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  1. #1
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    New road bike, first ride WOW

    I've been riding a Trek Navigator 2.0 for eleven months now, it's a great bike, and it does it's job for what it's designed to do. But after a lap-band surjury on Feb 16, 2010, and a 76 lbs weight loss Im really hooked on riding, with the Trek I ride 15 miles a day 5 days a week and on Sunday I now ride 28 miles, so on the advice from my doctor who did the lap-band surjury, and who also races bicycles, and competes in triathalons I purchased a roadbike. He told me with a road bike I could go faster, farther, and spend more time on my bike thus burning more calories and getting into better shape.I purchased a Schwinn Le Tour Sport, it's a really nice entry level roadbike, it's really lite, and the components are good, Shimono 105 rear end, Shimono Sora front, and shifters, and a carbon fork, and seat post. I took the bike out for the first time this morning, I always check the hourly forcast before I ride and everything looked good, 2 mph wind from the south and no rain, and a nice cool 75 degrees. Well about 15 mins into my ride the sky opened up, and I got drenched, I turned around and pedaled home as fast as I could I did'nt want my new bike getting all crapped up form the rain, and wet roads. The short time I was on it I was amazed, that thing is fast and nimble, it's a breeze to ride and loades of fun to boot, it felt like a fighter jet compaired to rideing my Trek Navigator. I guess a better compairison would be like driveing a big SUV, and driveing a Vett. I did'nt think the seat would be comfortable, and I was'nt on it long enough to make any judjments on it yet but for the short time I was on it the seat felt pretty good. The only thing I don't like about the bike is the pedals, the straps I think are nylon, and for me they're hard to get my feet into, I think thats where Schwinn cut corners on the bike, if any of you can recommend a decent set of pedals with either straps or strapless I would really appriciate it. Im really looking forward to tomorrow to do it again and hopfully it wont rain and ruin my ride, and all the fun that goes with it.
    Im really excited about this new bike,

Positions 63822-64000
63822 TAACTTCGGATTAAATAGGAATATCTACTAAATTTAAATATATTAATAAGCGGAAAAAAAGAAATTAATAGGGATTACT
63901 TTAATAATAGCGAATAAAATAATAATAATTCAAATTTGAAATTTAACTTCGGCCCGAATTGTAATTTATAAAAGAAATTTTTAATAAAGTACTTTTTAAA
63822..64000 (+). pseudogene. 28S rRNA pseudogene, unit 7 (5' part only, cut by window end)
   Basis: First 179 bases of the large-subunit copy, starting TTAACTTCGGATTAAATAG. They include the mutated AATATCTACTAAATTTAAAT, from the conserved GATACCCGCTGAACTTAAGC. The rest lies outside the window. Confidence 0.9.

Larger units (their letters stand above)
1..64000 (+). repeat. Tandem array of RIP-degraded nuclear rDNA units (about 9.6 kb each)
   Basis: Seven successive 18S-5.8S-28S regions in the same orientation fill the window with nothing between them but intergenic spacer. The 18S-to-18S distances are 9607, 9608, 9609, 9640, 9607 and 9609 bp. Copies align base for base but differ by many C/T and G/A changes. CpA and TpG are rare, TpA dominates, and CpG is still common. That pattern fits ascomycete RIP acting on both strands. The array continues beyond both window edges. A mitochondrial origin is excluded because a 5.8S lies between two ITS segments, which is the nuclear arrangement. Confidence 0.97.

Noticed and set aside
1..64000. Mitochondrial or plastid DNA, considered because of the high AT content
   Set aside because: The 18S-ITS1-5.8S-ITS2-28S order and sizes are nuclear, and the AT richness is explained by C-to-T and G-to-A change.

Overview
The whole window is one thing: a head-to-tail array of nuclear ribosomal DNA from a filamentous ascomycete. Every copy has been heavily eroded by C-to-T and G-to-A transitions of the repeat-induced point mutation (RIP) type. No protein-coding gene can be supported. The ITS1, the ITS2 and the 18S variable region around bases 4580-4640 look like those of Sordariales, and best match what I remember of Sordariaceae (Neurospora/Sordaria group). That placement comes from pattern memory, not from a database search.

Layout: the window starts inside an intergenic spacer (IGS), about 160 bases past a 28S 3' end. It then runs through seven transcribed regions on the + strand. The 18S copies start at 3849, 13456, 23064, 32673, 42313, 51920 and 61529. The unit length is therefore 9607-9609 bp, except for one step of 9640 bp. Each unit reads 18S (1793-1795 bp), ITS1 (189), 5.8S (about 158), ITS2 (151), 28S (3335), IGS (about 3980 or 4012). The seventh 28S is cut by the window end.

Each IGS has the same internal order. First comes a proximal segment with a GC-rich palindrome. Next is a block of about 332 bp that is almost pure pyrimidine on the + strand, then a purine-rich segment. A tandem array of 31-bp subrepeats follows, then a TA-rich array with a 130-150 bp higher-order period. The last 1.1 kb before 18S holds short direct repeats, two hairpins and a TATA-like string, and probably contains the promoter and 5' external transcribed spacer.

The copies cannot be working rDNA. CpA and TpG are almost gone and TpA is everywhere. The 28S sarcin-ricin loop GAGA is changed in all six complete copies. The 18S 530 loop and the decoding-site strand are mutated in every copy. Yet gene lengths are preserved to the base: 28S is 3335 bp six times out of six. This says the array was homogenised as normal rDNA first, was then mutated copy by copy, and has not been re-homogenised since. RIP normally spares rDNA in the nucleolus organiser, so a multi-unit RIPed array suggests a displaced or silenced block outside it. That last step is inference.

Paul

  2. #2
    Life is good RonH's Avatar
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    Jan 2001
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    Between Crystal River and Hernando, Florida, 6 miles west of the Withlacoochee Trail
    My Bikes
    I've had several since 1999 but have settled on my beloved 2001 Litespeed Tuscany. Just ordered a 2015 Cannondale Supersix EVO 105 to replace my "destroyed" CAAD 10 2.
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    Congrats on the new bike.

    Quote Originally Posted by gundogblue View Post
    The only thing I don't like about the bike is the pedals, the straps I think are nylon, and for me they're hard to get my feet into, I think thats where Schwinn cut corners on the bike, if any of you can recommend a decent set of pedals with either straps or strapless I would really appriciate it.
    IMHO the pedals you have are death traps. I quit using those things in 2000. When you get comfortable on the bike take a look at clipless pedals. Everyone here will recommend a different type of pedal (SPD, Look, Speedplay, Candys, etc.) so do some research and ask your cycling friends what they like.
    My bikes: 2001 Litespeed Tuscany---2015 Cannondale Supersix EVO carbon 105 on order

    Life is like a 10-speed bicycle. Most of us have gears we never use. ~ Charles Schultz

  3. #3
    tsl
    tsl is offline
    Plays in traffic tsl's Avatar
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    Like you, my first bike was hybrid. And my first road bike was an entry-level model, similarly equipped as your Schwinn, although mine was a used fixer-upper.

    When I rode that road bike for the first time, my reaction from the very first pedal stroke was "Whoa! I like this." When you pedal Things Happen! The hybrid, by comparison, felt like it was chock-full of the "inert" portion of inertia.

    I now have four road bikes, and still ride that first one at least once a week.

    Good luck with yours!

    Oh, all companies skimp on pedals because the expectation is you'll be replacing them with the clipless of your choice. Higher-end bikes don't even bother with including them.